Using Stories In Public Speaking

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Stories play a big part in people’s lives. People can relate to them and remember them better than facts and figures. Here is a tip about what type of story works best.

Even the most timid and cultured people enjoy some type of conflict. This natural tendency may have been the one that prompted a prim bachelor girl to say, “I like to read novels because I can associate with such daring people without ruin¬ing my reputation.”
How much conflict, dramatic action, or suspense is in a usual trip on a bus? None. A person simply buys a ticket, gets on the bus, sits if there is room, and finally, arrives safely at his destina¬tion.
Would telling this be interesting speech material? No. Yet how many speakers simply relate as part of their speeches, dull travelogues in which nothing “different” is seen or done.
Thousands of people buy bus tickets every day. Most buyers always get the right change from ticket agents. But one young businessman did not. That little unusual event was the beginning of a human interest illustration which the young man used to start a speech called “Hair-trigger Thinking.”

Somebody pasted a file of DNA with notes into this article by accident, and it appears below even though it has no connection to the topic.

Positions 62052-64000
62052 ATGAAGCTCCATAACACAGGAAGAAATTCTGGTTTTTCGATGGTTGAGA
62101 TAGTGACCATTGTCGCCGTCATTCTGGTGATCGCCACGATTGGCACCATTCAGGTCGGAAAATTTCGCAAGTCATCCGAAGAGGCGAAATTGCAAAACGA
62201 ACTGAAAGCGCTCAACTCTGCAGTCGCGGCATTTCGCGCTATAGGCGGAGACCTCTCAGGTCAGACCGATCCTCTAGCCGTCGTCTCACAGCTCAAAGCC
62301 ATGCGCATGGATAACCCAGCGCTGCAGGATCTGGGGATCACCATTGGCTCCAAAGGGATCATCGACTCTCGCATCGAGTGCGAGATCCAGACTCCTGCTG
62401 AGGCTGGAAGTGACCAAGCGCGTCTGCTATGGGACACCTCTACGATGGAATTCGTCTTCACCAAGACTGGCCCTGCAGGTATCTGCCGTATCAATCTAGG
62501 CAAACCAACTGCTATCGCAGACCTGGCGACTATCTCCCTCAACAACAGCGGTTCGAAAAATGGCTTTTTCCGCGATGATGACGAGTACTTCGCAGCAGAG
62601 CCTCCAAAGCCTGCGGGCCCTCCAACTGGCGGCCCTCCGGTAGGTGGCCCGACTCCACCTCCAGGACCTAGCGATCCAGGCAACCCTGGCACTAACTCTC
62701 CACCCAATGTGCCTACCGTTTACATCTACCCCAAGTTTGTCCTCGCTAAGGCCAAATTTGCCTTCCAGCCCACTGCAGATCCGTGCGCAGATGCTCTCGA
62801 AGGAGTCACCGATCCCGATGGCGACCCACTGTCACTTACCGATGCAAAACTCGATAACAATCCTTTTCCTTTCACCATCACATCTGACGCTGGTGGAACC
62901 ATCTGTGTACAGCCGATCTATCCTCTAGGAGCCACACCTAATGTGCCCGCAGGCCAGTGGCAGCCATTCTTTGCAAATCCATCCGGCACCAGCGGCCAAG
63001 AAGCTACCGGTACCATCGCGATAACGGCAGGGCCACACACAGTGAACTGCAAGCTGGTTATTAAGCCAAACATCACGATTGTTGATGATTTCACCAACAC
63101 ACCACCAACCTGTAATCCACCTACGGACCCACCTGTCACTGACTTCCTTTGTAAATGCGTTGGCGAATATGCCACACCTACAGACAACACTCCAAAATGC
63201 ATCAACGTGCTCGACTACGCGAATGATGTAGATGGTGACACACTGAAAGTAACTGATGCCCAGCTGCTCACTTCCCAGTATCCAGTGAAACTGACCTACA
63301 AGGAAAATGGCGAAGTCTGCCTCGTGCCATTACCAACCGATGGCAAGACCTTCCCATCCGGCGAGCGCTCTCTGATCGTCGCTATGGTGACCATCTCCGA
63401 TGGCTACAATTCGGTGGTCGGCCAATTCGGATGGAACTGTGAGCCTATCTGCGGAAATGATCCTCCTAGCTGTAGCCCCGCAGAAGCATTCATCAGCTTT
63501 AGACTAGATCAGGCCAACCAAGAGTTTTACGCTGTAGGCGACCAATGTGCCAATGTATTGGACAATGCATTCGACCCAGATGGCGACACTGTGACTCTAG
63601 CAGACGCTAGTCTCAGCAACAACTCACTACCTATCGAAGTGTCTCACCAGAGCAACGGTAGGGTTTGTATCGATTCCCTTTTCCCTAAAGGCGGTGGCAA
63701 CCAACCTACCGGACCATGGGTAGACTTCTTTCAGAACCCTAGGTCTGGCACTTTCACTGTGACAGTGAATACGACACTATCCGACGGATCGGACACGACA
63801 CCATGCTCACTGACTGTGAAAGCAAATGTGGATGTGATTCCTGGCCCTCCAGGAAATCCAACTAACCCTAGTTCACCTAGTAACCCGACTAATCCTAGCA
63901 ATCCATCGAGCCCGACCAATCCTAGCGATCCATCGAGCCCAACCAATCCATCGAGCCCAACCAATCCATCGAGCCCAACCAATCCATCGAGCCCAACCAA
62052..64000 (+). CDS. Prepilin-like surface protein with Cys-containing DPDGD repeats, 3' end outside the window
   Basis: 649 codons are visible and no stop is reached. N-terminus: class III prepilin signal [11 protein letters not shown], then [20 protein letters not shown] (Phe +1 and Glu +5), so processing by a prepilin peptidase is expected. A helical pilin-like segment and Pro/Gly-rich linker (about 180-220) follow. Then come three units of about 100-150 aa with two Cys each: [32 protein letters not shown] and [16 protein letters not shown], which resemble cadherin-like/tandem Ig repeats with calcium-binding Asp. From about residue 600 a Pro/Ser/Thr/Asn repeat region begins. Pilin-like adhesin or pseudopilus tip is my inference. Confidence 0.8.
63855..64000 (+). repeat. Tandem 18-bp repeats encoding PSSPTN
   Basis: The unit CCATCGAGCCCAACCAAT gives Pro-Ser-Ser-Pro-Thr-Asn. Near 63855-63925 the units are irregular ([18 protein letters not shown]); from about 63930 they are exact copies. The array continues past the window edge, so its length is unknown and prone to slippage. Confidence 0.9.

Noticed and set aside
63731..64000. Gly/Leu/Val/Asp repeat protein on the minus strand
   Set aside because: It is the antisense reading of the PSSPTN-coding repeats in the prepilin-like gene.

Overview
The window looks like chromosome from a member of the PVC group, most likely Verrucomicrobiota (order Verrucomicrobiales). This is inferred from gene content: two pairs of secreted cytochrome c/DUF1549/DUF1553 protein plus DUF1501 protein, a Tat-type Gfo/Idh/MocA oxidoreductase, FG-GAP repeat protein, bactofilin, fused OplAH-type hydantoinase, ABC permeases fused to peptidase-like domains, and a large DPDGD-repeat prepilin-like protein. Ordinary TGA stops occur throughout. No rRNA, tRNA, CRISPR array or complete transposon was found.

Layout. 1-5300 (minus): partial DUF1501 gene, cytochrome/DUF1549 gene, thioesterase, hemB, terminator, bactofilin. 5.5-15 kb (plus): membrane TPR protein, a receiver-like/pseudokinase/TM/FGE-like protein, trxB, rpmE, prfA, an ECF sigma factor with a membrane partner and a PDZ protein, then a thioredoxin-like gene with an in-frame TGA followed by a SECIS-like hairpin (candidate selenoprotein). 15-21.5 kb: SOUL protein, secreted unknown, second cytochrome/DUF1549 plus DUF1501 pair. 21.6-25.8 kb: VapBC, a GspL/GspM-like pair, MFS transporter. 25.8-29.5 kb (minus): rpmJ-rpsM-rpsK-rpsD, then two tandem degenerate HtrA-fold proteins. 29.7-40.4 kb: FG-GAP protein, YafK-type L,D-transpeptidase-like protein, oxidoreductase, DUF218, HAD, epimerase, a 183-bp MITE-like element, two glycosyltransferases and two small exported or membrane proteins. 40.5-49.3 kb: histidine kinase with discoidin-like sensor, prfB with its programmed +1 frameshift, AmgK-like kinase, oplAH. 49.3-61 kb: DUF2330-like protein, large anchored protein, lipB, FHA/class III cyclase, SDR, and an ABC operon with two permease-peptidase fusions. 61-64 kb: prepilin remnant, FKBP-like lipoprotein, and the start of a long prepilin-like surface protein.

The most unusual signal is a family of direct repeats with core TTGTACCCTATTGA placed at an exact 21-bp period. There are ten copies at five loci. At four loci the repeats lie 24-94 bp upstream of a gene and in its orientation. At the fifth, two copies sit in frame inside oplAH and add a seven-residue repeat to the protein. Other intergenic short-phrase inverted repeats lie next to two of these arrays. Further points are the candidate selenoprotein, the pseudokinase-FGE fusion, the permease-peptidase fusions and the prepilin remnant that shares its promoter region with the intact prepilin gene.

This is the illustration he used:
It was time for the bus to have been gone two minutes ago when I rushed into the bus depot at Kankakee and said to the agent, “Round trip to Chicago, please!”
I put my last ten on the, counter, grabbed my ticket, the change, and hurried to the bus.
Just as I was about to sit back for a somewhat comfortable ride I looked at the money in my hand and saw that the agent had •given me change for a five instead of a ten.
Usually my thinking is about like molasses coming out of grandpa’s brown jug on a winter morning. But with five dollars hanging in the balance I got the old gray matter in high gear.
Of course there was only one thing to do — make a dash for the five, hope I would get it, and pray that the driver could wait.
“Be back in a jiffy,” I called to the driver as I left the bus.
I broke all track records getting back into that station.
Yes, the agent said he had noticed his error just after I had left. Honest man!
Clutching tightly that long green picture of Abe Lincoln, I got back on the bus much faster than I had the first time.
Somehow I don’t think the driver appreciated my hair-trigger thinking and action. But it saved me five dollars. And that isn’t hay for a young fellow who doesn’t have a rich uncle.

Stories are great for illustrating a point and listeners are more likely to remember a story and thereby the point than they are facts and figures, but do try to make them interesting.

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